The filtration device 10 of the present invention is formed in the following preferred manner. In the first instance, the filtration material 28 is disposed about a stainless steel mandrel. Preferably, the outer diameter of the mandrel will be substantially equal to the desired inner diameter of the finished filtration device. The material 28 is heat or sonic welded about the mandrel so as to form a tubular sleeve and with the longitudinal seam 30 thereon. The transverse ends of the material 28 are preferably laser cut so as to simultaneously seal the material and prevent the mesh from fraying. The filtration material sleeve is then removed from the mandrel. Following this procedure, filtration sleeves can be formed in a plurality of sizes for use in forming a plurality of different sizes of finished filtration devices. In the next phase of manufacture, a filtration sleeve is disposed about a mold core member, preferably one that is cylindrical in shape. The mold core member with the sleeve therearound is then placed in the mold cavity of a mold, and the filtration device 10 is injection molded with the filtration material 28 in place. The mold cavity is configured such that during the injection molding step the filtration material 28 of the sleeve is sealed between the molded longitudinal struts 18 a of the outer wall structure 18 and the molded longitudinal ribs 16 a of the inner wall structure 16. The upper and lower transverse ends of the filtration sleeve are similarly sealed to the molded end portions 20, 22. In a preferred embodiment, the desired end portion coupling devices are integrally molded simultaneously with the molding of the filter body 12. The finished device 10 can then be removed from the mold cavity. The integral injection molding of the filtration device 10 of the present invention overcomes many of the quality control problems associated with the individual hand manufacture and gluing operations used in the past. More particularly, filtration devices formed by the injection molding process of the present invention have a consistent and uniform size and configuration.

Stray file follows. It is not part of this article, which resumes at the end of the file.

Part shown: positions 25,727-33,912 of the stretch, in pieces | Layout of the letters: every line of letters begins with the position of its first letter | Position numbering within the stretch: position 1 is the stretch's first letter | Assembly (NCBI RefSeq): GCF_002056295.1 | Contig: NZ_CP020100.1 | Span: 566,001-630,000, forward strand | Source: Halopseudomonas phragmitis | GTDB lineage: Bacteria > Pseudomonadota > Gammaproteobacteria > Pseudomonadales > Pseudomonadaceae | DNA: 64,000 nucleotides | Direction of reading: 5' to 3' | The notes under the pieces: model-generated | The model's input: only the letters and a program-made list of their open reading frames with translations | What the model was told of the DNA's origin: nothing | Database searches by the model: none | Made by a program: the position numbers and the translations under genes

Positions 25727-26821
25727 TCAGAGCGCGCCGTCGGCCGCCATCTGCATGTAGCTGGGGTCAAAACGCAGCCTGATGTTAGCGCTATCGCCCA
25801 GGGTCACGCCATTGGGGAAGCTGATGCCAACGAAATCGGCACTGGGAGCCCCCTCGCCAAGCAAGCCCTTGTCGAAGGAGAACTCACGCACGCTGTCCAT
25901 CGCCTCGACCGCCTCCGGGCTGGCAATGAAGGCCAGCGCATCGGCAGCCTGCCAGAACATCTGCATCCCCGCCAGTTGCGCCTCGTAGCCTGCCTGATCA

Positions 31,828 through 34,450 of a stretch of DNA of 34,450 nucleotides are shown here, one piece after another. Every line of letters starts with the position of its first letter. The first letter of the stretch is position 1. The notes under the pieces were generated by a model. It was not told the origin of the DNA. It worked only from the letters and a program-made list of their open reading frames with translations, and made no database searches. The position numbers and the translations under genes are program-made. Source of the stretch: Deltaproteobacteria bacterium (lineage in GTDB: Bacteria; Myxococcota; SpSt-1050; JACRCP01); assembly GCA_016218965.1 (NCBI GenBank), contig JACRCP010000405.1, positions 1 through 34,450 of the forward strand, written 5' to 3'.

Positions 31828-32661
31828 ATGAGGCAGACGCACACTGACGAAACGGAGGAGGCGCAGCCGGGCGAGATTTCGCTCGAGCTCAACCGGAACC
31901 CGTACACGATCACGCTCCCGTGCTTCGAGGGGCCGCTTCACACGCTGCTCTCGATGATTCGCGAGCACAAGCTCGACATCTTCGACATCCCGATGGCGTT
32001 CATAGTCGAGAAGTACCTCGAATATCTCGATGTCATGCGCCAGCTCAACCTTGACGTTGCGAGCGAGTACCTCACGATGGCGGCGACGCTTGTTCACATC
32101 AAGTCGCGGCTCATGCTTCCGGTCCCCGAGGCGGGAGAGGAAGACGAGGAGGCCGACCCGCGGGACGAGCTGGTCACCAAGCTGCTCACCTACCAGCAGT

When placed in a photo processing apparatus, the filtration device 10 of the present invention functions in the following manner. Referring to FIGS. 10 and 11, the filtration device 10 is designed so that the flow of fluid is from the outside of the filtration device, through the filtration material 28 within the openings 24, to the inside of the filtration device and out through one of the ends. (The direction of fluid flow is shown by arrows 200 in FIG. 11.) The end portions 20, 22 are connected in such a way as to allow fluids to enter and fill the filtration housing and surround the filtration device 10, as described further below.